The Romans already shortened first names, dates in calendars, and numerous concepts in the state and legal systems. The partially variable and ambiguous abbreviations contain considerable uncertainties regarding the wording. As a result, the use of notae iuris was prohibited for official copies of the Codex Theodosianus. Emperor Justinian declared further prohibitions for law books.

Even in the Middle Ages there was no uniform system of abbreviations. The abbreviation symbols were diverse and regionally different. For reading handwritten texts it is therefore essential to know the most important methods and most frequent forms of abbreviations.

The abbreviations conventions developed in Roman antiquity serve as a model for the practice of shortening in the Middle Ages.

The most common reference work for Latin shortening is the Cappelli. In German texts, abbreviations are not so numerous and are much easier to resolve.

The Cappelli, the handbook for abbreviations.

In the high and late medieval abbreviations, a distinction is made between syllable shortenings, suspensions, contractions and shortenings by special characters. Syllable abbreviations are characterized by omission of letters, which are usually indicated by superscript letters or special characters. Suspensions are characterized by omitting letters at the end of words. They are usually marked with a dot. Examples: R.P. for res publica, q. for que, DAT. for date. They are still common today: UNO, WWW, Prof., lic. phil. By doubling the last letter, the plural is displayed: IMPP. for imperatores. This convention is also still in use: Jbb. for yearbooks. Contractions are indicated by omitting letters inside the word. In Latin this makes the ending easier to recognize. Examples: DS, DI, DO for Deus, Dei, Deo; DNS for dominus, ECCLIA for ecclesia. There are contemporary examples of this as well: Vol., Dr.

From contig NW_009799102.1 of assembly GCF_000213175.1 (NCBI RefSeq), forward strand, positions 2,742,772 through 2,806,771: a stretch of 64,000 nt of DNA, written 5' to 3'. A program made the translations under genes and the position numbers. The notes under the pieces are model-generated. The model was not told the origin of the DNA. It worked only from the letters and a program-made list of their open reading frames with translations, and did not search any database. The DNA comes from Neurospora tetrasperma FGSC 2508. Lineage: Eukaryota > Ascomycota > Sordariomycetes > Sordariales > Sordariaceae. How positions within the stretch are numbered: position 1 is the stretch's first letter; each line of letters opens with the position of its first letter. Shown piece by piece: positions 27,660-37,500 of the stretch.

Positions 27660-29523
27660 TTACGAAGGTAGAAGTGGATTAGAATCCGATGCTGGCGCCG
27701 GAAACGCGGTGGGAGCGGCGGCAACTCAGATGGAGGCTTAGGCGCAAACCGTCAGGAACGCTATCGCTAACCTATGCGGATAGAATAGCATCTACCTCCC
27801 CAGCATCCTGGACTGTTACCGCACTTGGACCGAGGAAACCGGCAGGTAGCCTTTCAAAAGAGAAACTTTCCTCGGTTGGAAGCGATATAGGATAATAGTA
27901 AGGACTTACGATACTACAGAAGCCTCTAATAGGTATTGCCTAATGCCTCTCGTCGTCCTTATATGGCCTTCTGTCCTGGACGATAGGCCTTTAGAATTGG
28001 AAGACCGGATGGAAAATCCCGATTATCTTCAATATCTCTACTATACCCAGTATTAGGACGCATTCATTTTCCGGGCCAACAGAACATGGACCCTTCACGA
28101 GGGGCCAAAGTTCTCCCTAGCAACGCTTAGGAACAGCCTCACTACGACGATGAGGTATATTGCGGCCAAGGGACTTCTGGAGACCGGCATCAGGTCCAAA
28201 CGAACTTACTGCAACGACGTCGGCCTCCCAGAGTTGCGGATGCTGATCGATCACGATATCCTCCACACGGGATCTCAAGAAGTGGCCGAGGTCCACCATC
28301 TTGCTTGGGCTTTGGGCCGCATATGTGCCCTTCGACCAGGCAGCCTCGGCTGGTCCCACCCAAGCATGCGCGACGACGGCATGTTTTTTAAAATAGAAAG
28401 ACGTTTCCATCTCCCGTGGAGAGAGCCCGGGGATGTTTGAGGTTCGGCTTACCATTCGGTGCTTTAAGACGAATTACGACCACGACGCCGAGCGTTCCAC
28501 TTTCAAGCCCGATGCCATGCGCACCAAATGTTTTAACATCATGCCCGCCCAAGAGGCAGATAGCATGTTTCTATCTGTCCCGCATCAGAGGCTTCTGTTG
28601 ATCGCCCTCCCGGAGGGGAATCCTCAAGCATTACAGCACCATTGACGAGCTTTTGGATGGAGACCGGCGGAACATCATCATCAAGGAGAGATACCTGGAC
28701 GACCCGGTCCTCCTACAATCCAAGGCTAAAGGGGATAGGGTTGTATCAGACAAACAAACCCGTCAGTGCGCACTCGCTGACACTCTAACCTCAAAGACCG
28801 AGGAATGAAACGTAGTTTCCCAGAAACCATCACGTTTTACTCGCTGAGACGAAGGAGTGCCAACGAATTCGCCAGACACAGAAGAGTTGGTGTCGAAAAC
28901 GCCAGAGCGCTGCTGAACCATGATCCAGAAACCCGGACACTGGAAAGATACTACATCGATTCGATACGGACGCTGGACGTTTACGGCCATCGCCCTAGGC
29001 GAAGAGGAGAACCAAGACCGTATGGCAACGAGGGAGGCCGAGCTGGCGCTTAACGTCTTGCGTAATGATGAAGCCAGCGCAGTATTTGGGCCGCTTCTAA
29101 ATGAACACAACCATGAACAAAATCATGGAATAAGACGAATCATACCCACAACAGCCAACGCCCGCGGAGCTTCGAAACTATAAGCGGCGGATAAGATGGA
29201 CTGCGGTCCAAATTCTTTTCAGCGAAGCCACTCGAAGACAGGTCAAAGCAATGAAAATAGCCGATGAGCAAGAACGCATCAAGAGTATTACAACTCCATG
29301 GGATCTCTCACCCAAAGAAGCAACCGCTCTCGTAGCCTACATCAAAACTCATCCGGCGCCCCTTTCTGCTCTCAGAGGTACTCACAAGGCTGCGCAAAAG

genommen (taken): nasal line

wissen (to know): nasal line

und (and): shortening at the end of the word
The most common abbreviation is the nasal line. A horizontal line above a letter indicates that an m or n is to be added. It can also be resolved to e. In italic fonts it is often attached to the last letter. A horizontal line can also stand for abbreviations at the end of words.

oder (or): er-shortening

herren (gentlemen): re-shortening

korn (grain): r-shortening

The er shortening is also very common. It is indicated by a superscript tick. The abbreviation can also stand for re, ir, ri, simple r or e to be added.

Fürstliche Gnaden (Princely Graces): Suspension

entpfangen (received): shortening at the end of the word

daz (that): standard abbreviation

Abbreviations are often formed by suspension and common abbreviation symbols are used for prefixes, suffixes and suffixes. Common abbreviations in German texts are dc, wc or dz, wz, for daz and waz.

schilling (unit of currency): standard abbreviation

mütt (measurement for grain): standard abbreviation

batzen (coin): standard abbreviation

Every writer handles abbreviations for frequently used words and groups of words individually. In business writing, it is mainly the common units of coinage, measurement, and weight that are important.